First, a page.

I share my reflections on Kotter's 8 steps for change in driving transformation to achieve strengths-based practice.
Last week the great and good of public health gathered for the Public Health England (PHE) conference. It was a year ago that Health Secretary Jeremy Hunt had described childhood obesity as the “biggest public health challenge of our time” that would be addressed by a childhood obesity strategy by the end of the year.
By February 2016 there still wasn’t a strategy but Jeremy Hunt had upped the rhetoric, describing childhood obesity as a “national emergency”. Jamie Oliver was also upping the hyperbole, threatening to “get more ninja, go a little bit more underground and a little bit less nice” if a sugar tax wasn’t forthcoming.
That Jeremy Hunt wasn’t at the PHE conference this year wasn’t really a surprise. The March 2016 budget gave George Osborne the chance to steal some of the limelight with the announcement of the sugar levy – that aimed to reduce sugar in drinks by 20%. This was not a sugar tax.
By the time the ‘strategy’ was launched in August it had morphed into a ‘plan for action’ that could be politely described as concise and was received with disappointment by those working to improve outcomes for children and young people. Content that had been in previous drafts failed to make the final cut (for example, promotion of two-for-one deals and advertising junk food) and there was no outline for any additional funding or support.
Last year I wrote about the unique challenge of tackling childhood obesity, outlining the difficultly for those tasked with tackling the ‘crisis’ faced when identifying interventions. This was the list then (that still stands):
- Effective in reducing childhood obesity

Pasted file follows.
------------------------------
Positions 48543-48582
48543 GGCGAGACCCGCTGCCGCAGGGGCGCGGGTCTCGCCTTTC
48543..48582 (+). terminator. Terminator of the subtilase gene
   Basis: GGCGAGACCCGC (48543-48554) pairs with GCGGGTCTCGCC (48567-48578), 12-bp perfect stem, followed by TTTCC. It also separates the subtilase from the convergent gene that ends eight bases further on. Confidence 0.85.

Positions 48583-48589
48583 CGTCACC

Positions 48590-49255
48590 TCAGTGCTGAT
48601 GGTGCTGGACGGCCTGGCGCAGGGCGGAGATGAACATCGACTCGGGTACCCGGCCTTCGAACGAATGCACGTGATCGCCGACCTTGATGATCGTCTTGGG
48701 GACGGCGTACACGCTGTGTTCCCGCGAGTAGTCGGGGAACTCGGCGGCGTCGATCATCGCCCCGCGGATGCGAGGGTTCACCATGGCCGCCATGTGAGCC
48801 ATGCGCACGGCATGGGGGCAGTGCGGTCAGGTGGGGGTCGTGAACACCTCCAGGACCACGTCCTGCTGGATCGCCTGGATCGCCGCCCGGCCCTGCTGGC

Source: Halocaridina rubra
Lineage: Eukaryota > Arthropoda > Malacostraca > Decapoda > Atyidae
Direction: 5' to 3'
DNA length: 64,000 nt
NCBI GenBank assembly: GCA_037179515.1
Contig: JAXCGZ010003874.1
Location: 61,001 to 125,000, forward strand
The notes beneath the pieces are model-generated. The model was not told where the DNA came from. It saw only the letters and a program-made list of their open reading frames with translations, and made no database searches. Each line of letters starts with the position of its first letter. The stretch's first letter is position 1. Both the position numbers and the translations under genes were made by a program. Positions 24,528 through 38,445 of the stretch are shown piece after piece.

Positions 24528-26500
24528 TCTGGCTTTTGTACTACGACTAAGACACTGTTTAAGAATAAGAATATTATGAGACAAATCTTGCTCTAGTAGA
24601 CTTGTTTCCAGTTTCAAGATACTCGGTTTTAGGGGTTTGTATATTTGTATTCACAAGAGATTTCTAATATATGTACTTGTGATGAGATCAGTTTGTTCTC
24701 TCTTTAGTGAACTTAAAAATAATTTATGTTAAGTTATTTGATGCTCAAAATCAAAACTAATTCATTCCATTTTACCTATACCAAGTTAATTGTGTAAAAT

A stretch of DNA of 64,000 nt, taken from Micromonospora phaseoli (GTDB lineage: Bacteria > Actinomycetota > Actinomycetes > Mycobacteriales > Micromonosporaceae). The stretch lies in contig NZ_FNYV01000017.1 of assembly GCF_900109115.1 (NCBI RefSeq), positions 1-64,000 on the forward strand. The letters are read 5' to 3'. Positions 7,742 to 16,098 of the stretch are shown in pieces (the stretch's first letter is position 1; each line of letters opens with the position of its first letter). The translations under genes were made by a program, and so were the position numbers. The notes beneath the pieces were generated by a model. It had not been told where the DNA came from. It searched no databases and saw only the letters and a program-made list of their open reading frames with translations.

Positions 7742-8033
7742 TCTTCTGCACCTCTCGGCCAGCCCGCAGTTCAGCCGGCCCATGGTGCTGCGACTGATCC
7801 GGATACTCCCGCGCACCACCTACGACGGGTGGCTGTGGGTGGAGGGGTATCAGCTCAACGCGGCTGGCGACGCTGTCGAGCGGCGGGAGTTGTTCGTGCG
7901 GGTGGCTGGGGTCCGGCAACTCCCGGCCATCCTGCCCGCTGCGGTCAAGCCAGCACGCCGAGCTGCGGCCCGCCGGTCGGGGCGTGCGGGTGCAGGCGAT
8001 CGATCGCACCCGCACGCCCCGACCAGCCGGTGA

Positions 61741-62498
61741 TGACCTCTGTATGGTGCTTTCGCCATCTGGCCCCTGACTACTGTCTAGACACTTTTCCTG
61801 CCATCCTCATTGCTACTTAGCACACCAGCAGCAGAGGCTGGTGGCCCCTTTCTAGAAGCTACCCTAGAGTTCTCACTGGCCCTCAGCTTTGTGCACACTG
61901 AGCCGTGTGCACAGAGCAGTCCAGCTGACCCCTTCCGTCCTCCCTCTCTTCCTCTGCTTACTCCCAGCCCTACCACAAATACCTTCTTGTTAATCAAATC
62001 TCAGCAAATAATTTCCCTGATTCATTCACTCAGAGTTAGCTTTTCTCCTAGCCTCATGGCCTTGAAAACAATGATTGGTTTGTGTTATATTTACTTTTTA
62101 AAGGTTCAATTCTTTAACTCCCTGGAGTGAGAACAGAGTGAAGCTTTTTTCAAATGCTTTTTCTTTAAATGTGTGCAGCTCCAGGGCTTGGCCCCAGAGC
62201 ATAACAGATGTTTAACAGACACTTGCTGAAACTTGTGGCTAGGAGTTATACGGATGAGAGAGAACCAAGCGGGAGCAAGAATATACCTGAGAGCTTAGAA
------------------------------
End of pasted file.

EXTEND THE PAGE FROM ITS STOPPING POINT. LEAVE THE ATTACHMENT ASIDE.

- Doesn’t negatively impact the wider population
- Cheap and replicable
- Has both immediate and long term impact
The authors of the action plan seem to be acknowledging these challenges very early, stating that they are “confident that our approach will reduce childhood obesity while respecting consumer choice, economic realities and, ultimately, our need to eat.” That’s a hard thing to be confident about.
It also highlights that there isn’t a silver bullet to reducing obesity, pointing to key drivers including “our behaviour, environment, genetics and culture.” Rather than tackle these (that’s very hard) they have identified the ‘root cause’ as an energy imbalance “taking in more energy through food than we use through activity.”
This brushes away the vital behavioural and cultural issues. A sugar levy by nature means you either reduce energy in or increase energy out – but not both. The first potential scenario is that drink manufacturers don’t reduce sugar levels and take the hit on the levy (potentially passing it on to consumers via all their products – with high or low sugar levels). This money would then be reinvested into equipment for schools to encourage activity. So in this scenario ‘energy in’ stays the same, ‘energy out’ goes up – we hope.
A second scenario sees the threat of a levy work and drinks become less sugary (potentially replaced with artificial additives instead) but there is no additional funding for schools to do more activity. So energy in potentially reduces while energy out stays the same.
The second scenario feels the most likely. There is a clear sense that manufacturers will find a way to reduce sugar to avoid paying the levy meaning that a “national emergency” costing £4.2bn a year to the NHS receives no additional funding.
There are other, less headline grabbing measures in the action plan but there is nothing new or robust enough to provide much hope that things will change. The strategy is indeed aimed at school aged children even though much of the evidence in this area points to the need to act much earlier. Continued cuts to children’s centres and early years provision will have a greater negative impact than any positive impact of the measures outlined in the Obesity Action Plan.
Jeremy Hunt said last year that the NHS “will go bankrupt” without action. This is a ‘national emergency’ that there is no real appetite to tackle. We pin our hopes on Jamie Oliver’s ninja-like, ‘not very nice’ approach or a shift in government policy that focuses on well-funded, robust prevention activity – neither fills me with a great deal of optimism.